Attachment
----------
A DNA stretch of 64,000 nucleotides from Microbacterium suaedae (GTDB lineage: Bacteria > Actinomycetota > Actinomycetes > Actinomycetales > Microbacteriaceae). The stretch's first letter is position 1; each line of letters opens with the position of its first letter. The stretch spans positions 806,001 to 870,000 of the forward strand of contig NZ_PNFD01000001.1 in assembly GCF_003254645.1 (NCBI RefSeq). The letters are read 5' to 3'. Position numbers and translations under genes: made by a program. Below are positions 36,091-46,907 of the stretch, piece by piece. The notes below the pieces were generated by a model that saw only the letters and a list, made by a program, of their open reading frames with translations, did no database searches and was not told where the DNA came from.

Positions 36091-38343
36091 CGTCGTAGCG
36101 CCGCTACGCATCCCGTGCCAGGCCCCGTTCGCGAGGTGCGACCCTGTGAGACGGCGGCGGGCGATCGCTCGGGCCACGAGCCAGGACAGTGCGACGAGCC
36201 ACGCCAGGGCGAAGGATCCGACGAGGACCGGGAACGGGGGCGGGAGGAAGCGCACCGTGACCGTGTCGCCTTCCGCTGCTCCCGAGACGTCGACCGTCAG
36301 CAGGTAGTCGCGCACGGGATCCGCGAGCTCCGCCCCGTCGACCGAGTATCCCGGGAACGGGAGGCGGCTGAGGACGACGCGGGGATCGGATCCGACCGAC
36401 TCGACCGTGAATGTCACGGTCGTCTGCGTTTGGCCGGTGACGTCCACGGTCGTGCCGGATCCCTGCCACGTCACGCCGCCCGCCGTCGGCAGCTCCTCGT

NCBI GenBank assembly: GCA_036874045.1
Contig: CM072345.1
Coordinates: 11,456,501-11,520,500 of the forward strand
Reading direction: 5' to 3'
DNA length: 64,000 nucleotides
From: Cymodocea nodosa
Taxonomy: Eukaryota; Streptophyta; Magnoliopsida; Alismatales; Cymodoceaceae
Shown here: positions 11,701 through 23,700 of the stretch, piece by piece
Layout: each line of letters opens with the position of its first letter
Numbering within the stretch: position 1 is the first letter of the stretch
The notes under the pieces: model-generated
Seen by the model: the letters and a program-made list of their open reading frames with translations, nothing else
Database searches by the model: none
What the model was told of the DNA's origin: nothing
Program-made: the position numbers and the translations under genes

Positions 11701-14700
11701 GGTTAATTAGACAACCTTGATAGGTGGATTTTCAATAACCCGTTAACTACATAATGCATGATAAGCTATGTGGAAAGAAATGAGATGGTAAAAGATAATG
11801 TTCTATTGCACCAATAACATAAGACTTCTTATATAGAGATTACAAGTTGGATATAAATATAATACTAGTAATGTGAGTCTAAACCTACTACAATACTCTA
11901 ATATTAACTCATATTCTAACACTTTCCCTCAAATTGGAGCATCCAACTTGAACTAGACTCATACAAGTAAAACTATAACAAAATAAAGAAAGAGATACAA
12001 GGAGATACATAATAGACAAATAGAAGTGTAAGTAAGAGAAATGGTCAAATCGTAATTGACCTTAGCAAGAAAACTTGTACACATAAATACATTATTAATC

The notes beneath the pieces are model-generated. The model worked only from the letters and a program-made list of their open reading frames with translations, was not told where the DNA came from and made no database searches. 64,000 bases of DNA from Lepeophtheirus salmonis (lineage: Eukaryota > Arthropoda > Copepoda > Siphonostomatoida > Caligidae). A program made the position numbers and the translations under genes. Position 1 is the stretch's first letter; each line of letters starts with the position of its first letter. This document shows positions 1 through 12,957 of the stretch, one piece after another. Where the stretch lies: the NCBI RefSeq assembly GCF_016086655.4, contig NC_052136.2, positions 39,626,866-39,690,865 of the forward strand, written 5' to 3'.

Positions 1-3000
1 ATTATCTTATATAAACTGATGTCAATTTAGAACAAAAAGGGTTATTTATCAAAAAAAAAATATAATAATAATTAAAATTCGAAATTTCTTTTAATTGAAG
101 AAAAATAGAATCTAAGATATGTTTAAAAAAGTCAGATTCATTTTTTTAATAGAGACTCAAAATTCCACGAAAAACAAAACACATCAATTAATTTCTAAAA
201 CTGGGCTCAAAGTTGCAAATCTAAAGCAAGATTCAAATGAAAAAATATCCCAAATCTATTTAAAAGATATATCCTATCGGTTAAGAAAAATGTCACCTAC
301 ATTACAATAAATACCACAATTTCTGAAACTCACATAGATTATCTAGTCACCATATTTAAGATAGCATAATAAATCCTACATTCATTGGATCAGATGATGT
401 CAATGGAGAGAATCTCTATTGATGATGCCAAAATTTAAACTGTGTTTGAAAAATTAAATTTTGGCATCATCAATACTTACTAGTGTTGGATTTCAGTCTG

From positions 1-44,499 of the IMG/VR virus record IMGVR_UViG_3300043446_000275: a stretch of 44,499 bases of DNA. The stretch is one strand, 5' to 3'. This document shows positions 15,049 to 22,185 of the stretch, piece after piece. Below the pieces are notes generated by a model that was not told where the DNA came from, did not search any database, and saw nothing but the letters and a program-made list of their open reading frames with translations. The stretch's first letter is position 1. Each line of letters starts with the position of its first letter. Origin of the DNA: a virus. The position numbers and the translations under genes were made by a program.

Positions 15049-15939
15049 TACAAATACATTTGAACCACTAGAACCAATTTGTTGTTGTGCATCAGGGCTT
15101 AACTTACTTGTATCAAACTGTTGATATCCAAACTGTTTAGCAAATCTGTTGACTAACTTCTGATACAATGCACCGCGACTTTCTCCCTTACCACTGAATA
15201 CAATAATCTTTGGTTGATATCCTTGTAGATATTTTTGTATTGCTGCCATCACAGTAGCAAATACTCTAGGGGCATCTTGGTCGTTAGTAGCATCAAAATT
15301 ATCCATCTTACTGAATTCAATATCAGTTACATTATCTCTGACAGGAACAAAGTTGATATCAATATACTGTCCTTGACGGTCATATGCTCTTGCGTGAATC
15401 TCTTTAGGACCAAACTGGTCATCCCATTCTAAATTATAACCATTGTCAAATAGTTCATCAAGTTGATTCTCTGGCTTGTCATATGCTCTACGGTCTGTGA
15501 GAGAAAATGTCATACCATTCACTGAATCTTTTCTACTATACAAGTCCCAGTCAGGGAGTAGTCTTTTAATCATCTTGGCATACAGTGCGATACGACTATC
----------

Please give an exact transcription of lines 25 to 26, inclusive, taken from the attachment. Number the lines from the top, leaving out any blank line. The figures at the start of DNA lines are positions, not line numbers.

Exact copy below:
11801 TTCTATTGCACCAATAACATAAGACTTCTTATATAGAGATTACAAGTTGGATATAAATATAATACTAGTAATGTGAGTCTAAACCTACTACAATACTCTA
11901 ATATTAACTCATATTCTAACACTTTCCCTCAAATTGGAGCATCCAACTTGAACTAGACTCATACAAGTAAAACTATAACAAAATAAAGAAAGAGATACAA